Lars Anderson: 3 Things You Need to Know on Diamondbacks' New Prospect

Ryan RudnanskySenior Writer IDecember 11, 2012

BRADENTON, FL - MARCH 13:  Infielder Lars Anderson #78 of the Boston Red Sox rounds the bases after his home run against the Pittsburgh Pirates during a Grapefruit League Spring Training Game at McKechnie Field on March 13, 2011 in Bradenton, Florida.  (Photo by J. Meric/Getty Images)
J. Meric/Getty Images

The Arizona Diamondbacks acquired first baseman prospect Lars Anderson, shortstop Didi Gregorius and left-hander Tony Sipp in a three-way trade with the Cleveland Indians and the Cincinnati Reds on Tuesday, via

In exchange, Arizona traded right-handed pitchers Trevor Bauer, Matt Albers and Bryan Shaw.

Time to dissect who the Diamondbacks received. Here are three things you need to know about Lars Anderson.


2012 Stats

Anderson hit a combined .250 with nine home runs, 27 doubles and 59 RBI with Triple-A Pawtucket (Boston Red Sox) and Triple-A Columbus (Cleveland Indians) in 2012.

He went 1-for-8 in six games with the Red Sox.


Scouting Report 

First of all, Anderson is a left-handed hitter. He has a smooth swing with good gap power and can hit the ball to the opposite field. He also has a good feel for the strike zone.

Anderson generally has trouble with breaking balls and inside fastballs, and has below-average speed, according to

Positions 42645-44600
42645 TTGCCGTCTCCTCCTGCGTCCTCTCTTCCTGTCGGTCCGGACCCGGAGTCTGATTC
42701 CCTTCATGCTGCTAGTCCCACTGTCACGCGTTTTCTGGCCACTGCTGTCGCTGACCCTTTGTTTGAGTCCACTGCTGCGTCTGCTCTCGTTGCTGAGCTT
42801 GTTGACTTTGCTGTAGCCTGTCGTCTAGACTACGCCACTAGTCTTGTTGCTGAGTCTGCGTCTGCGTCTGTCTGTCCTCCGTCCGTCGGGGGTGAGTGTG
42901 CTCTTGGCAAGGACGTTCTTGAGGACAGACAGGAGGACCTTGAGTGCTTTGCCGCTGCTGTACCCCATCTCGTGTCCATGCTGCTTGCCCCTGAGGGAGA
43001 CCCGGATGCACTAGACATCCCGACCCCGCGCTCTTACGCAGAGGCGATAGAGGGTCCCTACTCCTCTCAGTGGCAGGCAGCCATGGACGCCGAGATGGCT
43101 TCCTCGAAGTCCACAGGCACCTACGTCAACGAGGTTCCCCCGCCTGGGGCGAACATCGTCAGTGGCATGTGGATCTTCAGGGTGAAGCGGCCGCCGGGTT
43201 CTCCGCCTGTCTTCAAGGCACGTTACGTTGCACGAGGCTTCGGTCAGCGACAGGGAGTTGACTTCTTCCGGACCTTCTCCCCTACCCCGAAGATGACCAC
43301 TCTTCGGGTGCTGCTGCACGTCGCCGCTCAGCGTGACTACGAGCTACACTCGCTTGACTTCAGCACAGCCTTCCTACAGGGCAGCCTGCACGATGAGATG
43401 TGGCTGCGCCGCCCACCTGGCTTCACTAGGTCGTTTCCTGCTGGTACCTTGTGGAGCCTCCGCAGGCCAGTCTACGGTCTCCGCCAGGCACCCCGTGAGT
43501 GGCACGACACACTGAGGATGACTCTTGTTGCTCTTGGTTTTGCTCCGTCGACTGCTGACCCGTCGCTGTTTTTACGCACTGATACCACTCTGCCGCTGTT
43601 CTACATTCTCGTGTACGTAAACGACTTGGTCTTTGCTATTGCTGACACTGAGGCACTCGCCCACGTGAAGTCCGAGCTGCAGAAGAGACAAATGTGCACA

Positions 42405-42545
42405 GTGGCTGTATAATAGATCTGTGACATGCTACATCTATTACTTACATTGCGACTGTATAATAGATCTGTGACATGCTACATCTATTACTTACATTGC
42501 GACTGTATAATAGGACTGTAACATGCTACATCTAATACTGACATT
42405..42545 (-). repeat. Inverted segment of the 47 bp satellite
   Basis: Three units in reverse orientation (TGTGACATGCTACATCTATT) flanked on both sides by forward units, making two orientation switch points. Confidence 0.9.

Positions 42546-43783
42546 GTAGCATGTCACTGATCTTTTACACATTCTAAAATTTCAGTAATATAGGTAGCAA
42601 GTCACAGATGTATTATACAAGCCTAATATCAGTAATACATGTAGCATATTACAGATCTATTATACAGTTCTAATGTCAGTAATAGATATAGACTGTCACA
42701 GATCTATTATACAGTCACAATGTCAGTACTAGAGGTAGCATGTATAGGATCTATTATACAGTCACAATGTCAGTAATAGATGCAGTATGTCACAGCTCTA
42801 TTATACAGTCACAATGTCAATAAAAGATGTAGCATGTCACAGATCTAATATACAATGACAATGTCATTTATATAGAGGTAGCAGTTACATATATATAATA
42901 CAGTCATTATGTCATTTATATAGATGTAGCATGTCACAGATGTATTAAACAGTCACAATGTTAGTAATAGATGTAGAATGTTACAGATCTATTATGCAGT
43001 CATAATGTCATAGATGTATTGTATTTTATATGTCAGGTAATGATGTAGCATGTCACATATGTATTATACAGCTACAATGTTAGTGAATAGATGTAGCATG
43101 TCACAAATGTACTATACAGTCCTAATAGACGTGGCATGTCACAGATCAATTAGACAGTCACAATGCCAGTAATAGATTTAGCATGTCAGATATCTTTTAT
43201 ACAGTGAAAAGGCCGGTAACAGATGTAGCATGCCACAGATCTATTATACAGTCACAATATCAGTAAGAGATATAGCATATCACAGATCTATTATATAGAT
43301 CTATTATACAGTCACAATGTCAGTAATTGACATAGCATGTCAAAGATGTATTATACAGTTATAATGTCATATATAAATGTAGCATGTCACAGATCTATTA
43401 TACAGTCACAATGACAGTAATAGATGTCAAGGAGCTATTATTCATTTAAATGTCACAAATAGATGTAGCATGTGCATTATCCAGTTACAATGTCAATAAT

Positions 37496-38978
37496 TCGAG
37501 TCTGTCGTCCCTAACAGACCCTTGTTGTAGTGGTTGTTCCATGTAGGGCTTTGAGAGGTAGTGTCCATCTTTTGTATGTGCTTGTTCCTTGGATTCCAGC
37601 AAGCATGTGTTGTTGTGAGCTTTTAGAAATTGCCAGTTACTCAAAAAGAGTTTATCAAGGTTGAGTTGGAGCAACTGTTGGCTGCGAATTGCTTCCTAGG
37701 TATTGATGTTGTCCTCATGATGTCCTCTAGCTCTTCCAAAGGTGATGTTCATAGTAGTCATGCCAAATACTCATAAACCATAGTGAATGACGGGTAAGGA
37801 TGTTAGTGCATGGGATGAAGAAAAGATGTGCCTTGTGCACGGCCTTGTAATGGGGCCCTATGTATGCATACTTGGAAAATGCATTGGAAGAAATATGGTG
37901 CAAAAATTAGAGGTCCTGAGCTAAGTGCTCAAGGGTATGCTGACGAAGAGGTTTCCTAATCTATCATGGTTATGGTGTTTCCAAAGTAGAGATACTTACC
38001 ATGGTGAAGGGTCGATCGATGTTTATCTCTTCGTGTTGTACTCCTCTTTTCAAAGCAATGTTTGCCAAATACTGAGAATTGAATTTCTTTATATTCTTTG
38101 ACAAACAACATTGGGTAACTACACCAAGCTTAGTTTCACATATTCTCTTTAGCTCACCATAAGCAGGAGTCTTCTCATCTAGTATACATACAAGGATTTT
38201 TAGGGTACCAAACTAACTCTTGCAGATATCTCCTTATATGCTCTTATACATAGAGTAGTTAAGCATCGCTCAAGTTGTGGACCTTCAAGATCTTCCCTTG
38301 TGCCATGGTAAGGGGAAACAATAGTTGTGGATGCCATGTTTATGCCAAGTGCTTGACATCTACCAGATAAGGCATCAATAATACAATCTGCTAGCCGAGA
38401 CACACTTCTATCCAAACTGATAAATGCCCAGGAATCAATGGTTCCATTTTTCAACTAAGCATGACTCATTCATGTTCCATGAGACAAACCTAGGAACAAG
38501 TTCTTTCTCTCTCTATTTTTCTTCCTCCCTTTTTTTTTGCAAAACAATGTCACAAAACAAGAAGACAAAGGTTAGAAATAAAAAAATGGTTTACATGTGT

He's improved defensively, but still needs work in that area, making him more of an offensive player rather than a complete one.

His trouble making contact at the next level is evident. He went 7-for-35 in his first big league action with the Red Sox in 2010.

In 2011, he went hitless in five at-bats.



The 25-year-old from Oakland was widely considered to be an early-round prospect in the 2006 MLB draft, but dropped to the 18th round due to issues signing him.

He eventually agreed to a $825,000 bonus with the Red Sox, equal to the money a supplemental-round draft pick would receive.

Anderson was a star at Jesuit High School and had committed to Cal before deciding to enter the pro ranks.

Fun fact: Anderson replaced Mike Lowell in the former first baseman's last major league game on Oct. 2, 2010. 


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